Making headway

EiM is hitting the road this fall with its new Mobile Outreach & Regional Expansion initiative, a project that will take its events and health assessments to campuses and community groups across the state.

"We're trying to reach out to the Penn State community as well as the Commonwealth campuses," said Michele Duffey, director of the Kinesiology Physical Activity Program.

EiM on campus is an initiative of the American College of Sports Medicine that calls on universities and colleges to promote the health benefits of physical activity and exercise on their campuses. The first campus-wide EiM event at Penn State's University Park campus was held in November 2012.

The goal with Mobile EiM, which has been made possible by a grant from the Schreyer Institute for Teaching Excellence, the Thomas M. Nardozzo Community Service Endowment and the Department of Kinesiology's Faculty Endowment Fund, is to travel to various sites in and out of the community, and grant kinesiology students the opportunity to be on the "front line" and give real advice, Duffey said.

"At the end of the day we want to have broader impact ... on people engaged in their health," she said.

Share this article:   Share on FacebookTwitterShare on LinkedinE-mail article
READ MORE


The Trick to Making Sports Fun for Kids? Good Coaching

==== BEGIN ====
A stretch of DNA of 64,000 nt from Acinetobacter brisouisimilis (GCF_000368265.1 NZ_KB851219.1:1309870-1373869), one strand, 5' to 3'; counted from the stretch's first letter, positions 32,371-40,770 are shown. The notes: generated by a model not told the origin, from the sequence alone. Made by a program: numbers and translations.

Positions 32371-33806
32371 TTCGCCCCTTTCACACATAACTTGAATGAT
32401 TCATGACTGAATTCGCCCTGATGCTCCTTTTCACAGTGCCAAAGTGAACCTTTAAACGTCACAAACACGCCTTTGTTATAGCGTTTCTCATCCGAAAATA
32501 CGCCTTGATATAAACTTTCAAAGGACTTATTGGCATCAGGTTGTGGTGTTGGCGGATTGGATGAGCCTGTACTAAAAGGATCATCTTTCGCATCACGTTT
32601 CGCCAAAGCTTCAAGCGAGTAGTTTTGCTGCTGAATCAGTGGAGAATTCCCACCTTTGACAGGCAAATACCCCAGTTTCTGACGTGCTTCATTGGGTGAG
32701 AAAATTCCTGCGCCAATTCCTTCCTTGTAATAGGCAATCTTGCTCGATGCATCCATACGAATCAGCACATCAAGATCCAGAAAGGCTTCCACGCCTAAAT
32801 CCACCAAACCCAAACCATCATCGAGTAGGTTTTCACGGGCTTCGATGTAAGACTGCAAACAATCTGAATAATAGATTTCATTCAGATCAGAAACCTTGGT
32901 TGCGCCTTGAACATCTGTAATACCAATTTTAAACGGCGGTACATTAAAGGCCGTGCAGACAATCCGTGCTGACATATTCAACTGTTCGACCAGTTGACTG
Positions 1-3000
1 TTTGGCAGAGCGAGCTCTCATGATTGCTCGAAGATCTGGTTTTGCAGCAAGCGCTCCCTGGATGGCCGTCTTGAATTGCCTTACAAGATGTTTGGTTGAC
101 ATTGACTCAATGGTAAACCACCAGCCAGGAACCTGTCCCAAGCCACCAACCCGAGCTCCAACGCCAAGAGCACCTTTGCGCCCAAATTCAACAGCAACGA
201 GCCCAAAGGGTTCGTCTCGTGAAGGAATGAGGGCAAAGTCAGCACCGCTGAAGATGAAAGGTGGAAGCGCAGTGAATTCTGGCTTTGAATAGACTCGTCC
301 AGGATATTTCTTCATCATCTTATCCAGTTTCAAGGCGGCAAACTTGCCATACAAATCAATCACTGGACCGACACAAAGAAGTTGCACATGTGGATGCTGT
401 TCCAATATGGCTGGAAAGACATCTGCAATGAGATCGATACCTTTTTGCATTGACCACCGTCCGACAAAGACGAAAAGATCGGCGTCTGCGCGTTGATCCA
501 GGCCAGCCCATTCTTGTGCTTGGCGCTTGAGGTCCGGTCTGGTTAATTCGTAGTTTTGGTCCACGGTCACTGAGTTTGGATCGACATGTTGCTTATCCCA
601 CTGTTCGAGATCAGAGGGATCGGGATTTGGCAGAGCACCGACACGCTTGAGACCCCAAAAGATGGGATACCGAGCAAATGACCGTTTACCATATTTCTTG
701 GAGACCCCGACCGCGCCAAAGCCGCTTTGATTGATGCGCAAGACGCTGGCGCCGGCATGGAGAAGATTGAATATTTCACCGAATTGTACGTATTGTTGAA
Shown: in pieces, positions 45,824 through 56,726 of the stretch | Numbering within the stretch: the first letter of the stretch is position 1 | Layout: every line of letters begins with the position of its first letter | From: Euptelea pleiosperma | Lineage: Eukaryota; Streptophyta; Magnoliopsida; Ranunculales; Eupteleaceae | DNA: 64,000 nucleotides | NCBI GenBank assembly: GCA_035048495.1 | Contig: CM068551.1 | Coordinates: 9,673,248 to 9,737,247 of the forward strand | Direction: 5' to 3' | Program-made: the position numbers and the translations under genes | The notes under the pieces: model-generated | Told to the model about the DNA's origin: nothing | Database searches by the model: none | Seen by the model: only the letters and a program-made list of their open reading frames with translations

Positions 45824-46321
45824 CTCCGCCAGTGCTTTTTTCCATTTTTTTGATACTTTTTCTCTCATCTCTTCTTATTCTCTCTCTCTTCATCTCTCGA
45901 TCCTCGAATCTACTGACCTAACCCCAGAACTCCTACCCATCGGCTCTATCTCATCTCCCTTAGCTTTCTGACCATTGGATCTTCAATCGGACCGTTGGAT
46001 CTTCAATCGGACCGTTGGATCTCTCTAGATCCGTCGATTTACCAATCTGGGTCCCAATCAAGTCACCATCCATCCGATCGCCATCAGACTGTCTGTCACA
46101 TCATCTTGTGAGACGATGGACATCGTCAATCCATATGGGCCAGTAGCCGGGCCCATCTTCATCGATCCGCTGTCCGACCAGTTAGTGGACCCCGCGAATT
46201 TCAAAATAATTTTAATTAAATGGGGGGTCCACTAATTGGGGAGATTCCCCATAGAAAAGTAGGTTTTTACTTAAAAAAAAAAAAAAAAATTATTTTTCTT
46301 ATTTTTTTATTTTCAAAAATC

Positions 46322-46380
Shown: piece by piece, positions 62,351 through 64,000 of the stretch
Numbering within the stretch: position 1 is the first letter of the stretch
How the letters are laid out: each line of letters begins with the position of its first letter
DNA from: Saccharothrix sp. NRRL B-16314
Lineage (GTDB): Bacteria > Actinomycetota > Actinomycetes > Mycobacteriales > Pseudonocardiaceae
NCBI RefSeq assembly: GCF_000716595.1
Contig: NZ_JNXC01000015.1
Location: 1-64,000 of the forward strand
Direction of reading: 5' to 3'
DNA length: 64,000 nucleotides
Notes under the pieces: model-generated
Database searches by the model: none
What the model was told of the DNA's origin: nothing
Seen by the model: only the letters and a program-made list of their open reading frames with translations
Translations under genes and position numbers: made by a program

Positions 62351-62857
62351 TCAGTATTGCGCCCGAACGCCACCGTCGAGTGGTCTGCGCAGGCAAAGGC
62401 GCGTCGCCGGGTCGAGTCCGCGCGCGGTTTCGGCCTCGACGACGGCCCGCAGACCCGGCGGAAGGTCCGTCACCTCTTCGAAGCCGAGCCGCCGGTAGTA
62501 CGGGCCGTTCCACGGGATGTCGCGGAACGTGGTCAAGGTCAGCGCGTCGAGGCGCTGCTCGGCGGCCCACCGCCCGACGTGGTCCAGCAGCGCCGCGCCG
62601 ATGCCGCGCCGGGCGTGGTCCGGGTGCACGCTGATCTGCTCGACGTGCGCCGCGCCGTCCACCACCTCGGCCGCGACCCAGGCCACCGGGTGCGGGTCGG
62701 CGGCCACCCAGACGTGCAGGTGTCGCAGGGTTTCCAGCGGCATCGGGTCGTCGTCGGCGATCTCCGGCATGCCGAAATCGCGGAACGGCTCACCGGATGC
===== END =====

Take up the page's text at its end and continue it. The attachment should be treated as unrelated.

The Huffington Post
As the chairman of an international nonprofit that focuses on using the power of sport to affect social change, a recent article from USA Today titled "Fun - Not Winning - Essential to Keep Kids in Sports" about children dropping out of organized sports struck a nerve.

Citing a recent study from George Washington University's Milken Institute School of Public Health, the article discussed that while many people may think it's all about winning for kids to have "fun" that actually is not the key factor for most kids. Of 81 "fun" factors surveyed, winning was well down the list, with the most commonly found influences being positive coaching, trying hard and being a good sport.

First off, the fact that kids aren't having fun playing sports raises huge red flags. Sports are a game, and especially for children, are meant to be fun. About 70 percent of kids stop playing organized sports by Middle School according to the Mayo Clinic in Rochester, Minnesota. So by the time most children are 12 or 13 years old, they've already given up participating in sports to pursue other endeavors — most of which are not going to provide the physical activity children require at that age to be healthy.